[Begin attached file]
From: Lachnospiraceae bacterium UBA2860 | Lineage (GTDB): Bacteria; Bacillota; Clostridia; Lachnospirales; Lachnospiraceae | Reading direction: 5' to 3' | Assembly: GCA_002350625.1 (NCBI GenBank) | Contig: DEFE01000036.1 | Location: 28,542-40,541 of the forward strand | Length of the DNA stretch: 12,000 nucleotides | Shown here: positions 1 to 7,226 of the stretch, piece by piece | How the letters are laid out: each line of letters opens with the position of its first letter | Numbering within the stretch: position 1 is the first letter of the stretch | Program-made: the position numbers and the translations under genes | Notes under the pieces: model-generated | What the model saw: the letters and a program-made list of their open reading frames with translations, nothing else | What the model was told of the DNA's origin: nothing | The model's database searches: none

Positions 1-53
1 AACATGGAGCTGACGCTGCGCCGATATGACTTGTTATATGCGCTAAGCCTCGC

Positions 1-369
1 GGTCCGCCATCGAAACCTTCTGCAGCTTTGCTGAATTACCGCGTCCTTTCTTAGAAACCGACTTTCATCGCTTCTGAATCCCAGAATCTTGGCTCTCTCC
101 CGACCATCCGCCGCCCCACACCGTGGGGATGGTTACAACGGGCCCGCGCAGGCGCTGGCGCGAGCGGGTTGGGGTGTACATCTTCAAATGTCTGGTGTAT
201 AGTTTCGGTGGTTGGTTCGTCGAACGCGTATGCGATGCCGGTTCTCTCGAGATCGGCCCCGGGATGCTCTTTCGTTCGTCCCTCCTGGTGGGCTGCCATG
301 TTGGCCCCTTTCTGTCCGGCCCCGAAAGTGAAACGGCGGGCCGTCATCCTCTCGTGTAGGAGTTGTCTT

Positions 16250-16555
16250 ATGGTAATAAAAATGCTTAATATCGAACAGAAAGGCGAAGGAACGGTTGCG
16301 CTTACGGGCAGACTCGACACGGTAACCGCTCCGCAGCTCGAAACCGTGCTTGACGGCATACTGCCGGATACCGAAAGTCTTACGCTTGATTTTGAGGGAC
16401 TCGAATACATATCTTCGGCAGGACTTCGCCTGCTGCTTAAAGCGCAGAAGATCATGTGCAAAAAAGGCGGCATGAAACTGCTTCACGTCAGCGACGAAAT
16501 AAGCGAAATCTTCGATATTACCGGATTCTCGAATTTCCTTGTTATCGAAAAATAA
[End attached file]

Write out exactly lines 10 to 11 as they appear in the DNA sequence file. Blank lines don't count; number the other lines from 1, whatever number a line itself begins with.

16250 ATGGTAATAAAAATGCTTAATATCGAACAGAAAGGCGAAGGAACGGTTGCG
16301 CTTACGGGCAGACTCGACACGGTAACCGCTCCGCAGCTCGAAACCGTGCTTGACGGCATACTGCCGGATACCGAAAGTCTTACGCTTGATTTTGAGGGAC